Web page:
I am so excited that our brand new NSA Boston Family Chapter has kicked things off this month! Our inaugural meeting was held on Thursday, November 9th at BU’s Sargent College. Three families were in attendance (in addition to myself, my mom, and Jess!).
Our meeting began with some fun and games. We played “The Wind Blows If…” and a round of “Human Bingo,” as we got to know one another.
We then spent time thinking about what stuttering is and how we feel when we stutter (or when our son/daughter/sister/brother stutters).
Read on for some of our responses!
Thank you to everyone who joined us for our first meeting! We look forward to seeing everyone again next month on Wednesday, December 14th for our holiday-themed meeting! We will meet at 7 PM at BU’s Sargent College in Room 303.
- a gift: makes me understand better who I have in from of me, his/her reactions and behaviors usually tell who the person is behind the mask
- having a difficult time getting words out
- when you can’t say a word, for example if you say “when,” it goes like “wwwwwwwwwwwwwwww”
- fun, but there is good news and bad news. The bad news is that some people could make fun of you but the good news is that they make fun of you and you ignore them and stuttering is fun and I feel happy
- getting stuck on your words
- a part of who I am. I was made to stutter.
- when someone has trouble expressing his or her thoughts verbally. Lost in translation.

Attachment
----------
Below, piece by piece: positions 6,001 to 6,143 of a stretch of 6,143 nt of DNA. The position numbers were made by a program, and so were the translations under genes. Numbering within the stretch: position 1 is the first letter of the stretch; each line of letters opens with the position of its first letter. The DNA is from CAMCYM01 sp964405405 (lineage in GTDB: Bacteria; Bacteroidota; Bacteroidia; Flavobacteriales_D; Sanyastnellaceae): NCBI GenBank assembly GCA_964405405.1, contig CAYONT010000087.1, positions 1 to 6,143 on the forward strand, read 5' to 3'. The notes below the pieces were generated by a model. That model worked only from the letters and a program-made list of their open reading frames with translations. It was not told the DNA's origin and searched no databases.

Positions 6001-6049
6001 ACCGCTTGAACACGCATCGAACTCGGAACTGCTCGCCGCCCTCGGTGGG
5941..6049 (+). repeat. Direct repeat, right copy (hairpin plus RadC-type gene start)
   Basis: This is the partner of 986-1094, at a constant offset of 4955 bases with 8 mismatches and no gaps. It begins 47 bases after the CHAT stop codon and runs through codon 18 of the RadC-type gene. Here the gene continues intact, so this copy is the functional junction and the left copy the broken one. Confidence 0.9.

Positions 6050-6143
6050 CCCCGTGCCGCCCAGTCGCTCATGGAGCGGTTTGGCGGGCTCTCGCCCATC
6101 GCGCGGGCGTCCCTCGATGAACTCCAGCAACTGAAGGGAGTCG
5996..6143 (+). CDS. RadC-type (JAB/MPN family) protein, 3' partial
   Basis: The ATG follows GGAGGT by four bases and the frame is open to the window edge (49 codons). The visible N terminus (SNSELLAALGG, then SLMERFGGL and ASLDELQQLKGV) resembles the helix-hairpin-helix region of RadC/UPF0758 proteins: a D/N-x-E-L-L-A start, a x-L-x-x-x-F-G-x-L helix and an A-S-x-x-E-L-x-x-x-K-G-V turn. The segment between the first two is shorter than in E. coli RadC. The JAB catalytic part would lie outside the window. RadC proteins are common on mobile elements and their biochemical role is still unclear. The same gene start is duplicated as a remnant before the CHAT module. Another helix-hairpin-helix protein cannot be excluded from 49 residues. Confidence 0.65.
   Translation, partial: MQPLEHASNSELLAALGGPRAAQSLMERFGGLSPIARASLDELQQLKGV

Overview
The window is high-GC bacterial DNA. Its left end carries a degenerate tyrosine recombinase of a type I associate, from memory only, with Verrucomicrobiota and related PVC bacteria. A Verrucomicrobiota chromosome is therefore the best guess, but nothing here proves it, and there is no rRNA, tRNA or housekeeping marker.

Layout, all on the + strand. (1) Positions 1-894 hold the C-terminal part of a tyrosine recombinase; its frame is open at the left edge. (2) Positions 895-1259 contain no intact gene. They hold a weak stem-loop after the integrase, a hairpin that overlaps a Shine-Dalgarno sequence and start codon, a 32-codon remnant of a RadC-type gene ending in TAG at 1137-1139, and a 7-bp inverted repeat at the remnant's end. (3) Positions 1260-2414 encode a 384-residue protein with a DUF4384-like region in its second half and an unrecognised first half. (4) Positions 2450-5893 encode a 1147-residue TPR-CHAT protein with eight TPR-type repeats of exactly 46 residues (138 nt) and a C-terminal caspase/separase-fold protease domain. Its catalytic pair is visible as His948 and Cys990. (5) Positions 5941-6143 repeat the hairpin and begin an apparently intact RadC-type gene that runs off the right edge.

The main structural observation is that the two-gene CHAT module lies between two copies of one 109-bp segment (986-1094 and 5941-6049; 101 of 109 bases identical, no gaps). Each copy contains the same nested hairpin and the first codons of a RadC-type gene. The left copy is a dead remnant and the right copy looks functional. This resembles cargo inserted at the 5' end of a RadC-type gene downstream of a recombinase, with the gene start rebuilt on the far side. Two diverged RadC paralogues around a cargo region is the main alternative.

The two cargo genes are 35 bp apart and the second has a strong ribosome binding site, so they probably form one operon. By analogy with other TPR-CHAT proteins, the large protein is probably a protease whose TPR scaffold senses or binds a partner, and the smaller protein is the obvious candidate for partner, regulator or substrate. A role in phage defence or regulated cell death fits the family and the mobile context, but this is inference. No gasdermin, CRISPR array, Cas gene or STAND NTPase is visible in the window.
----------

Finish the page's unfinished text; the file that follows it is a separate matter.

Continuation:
- something that happens sometimes when I’m talking that makes it hard to get my words out.
- an involuntary repetition of words, sounds or syllables
- when you can’t say what you want to say and you just can’t say a word and it is bumpy speech.
How do you feel when you stutter?
- I feel happy.
- I love stuttering. I know that I was born to have it. It is what makes me different!
- I am happy, it takes a long time but it is still fun.
- I feel okay, sometimes my throat feels right tight.
- I try to be confident and happy when I stutter, but sometimes I feel sad, or frustrated.
How do you feel when your son/daughter/brother/sister stutters?
- I feel like I would do anything to make it easier for him. Sometimes I feel helpless, other times I am in total amazement about how strong, brave and resilient he is.
- When my son stutters, I feel helpless. I don’t know how to help him or protect him. I’m trying.
- When my daughter stutters, I feel proud of her. Her not letting it stop her, and being successful makes me happy.
- It makes me sad that he can’t get his words out.
- When my son stutters, I feel something low down. I need to be frustrated. I actually like the slow down pace. Things look different when you slow down.